Floods Hit Sabra and Shatila Camp; Syria and Palestine Refugees Require Aid

Sabra and Shatila refugee camps in Lebanon have been hit by floods after heavy rain these past few days. As a result, 22 thousand refugees from Palestine and Syria are affected and in need of urgent humanitarian aid.

Lebanon flood
Illustration. Floods hit a refugee camp in Bekaa, Lebanon in 2019. (UNHCR/Diego Ibarra Sánchez)

ACTNews, LEBANON – Sabra is the name of a poor settlement on the southern outskirts of West Beirut, adjacent to the Shatila refugee camp which was built for Palestinian refugees in 1949. Over the years, the number of refugees has increased, not only from Palestine but also from Syria. It is estimated that until 2021, there will be around 22,000 Palestinian and Syrian refugees living in the two camps.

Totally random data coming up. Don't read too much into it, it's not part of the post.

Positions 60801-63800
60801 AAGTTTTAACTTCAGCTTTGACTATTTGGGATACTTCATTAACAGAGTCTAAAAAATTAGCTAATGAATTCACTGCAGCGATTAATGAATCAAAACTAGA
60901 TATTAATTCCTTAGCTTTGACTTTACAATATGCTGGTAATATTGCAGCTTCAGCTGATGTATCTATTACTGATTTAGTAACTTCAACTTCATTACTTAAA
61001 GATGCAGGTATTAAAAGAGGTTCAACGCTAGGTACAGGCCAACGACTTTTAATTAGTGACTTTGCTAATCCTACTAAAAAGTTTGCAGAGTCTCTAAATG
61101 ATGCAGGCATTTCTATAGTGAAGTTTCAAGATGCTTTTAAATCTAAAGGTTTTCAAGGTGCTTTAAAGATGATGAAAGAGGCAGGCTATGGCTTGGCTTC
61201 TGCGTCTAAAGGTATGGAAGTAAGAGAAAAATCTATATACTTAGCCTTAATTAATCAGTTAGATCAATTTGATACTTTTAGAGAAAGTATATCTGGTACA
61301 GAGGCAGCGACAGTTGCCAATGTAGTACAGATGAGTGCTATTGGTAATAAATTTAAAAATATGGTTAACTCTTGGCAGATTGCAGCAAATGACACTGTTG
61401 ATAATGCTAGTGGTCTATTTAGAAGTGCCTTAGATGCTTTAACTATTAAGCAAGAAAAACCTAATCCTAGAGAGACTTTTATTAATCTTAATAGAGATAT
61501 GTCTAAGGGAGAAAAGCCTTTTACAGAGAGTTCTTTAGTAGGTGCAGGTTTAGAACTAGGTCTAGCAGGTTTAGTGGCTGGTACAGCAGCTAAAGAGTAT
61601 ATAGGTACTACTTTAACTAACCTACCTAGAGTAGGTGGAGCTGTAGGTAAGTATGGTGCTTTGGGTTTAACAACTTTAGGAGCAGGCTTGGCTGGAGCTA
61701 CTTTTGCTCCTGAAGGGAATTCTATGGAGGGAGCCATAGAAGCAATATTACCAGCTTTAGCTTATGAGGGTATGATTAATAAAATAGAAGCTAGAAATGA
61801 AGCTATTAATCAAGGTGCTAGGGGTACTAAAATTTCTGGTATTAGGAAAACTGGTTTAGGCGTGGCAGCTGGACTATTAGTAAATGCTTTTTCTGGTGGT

Sabra and Shatila are also known as witness of the homicide of Palestinian refugees in 1982. Approximately, 3,500 Palestinian refugees and local Lebanese were killed. Most of them were women, children, and elderly people.

These past few days, heavy rain has been reportedly occurred in several regions in Lebanon including Sabra and Shatila Camps. As a result, floods of adults’ thighs now hit the two camps. Based on ACT’s Global Humanity Response (GHR) monitoring, the water still inundates the locations as of Wednesday (11/24/2021).

Said Mukaffiy from ACT’s GHR team admits that the current flooding in both camps has the potential to cause various waterborne diseases such as cholera, diphtheria, and skin diseases.

"This poses a serious threat to the refugees’ health, especially children as they are very vulnerable to infectious diseases caused by the dirty water from this flood," Mukaffiy explained.

Mukaffiy continues that the refugees are currently in dire need of humanitarian aid especially food and clean water. Floods make it very difficult for refugees to get food while access to clean water has also been cut off.[]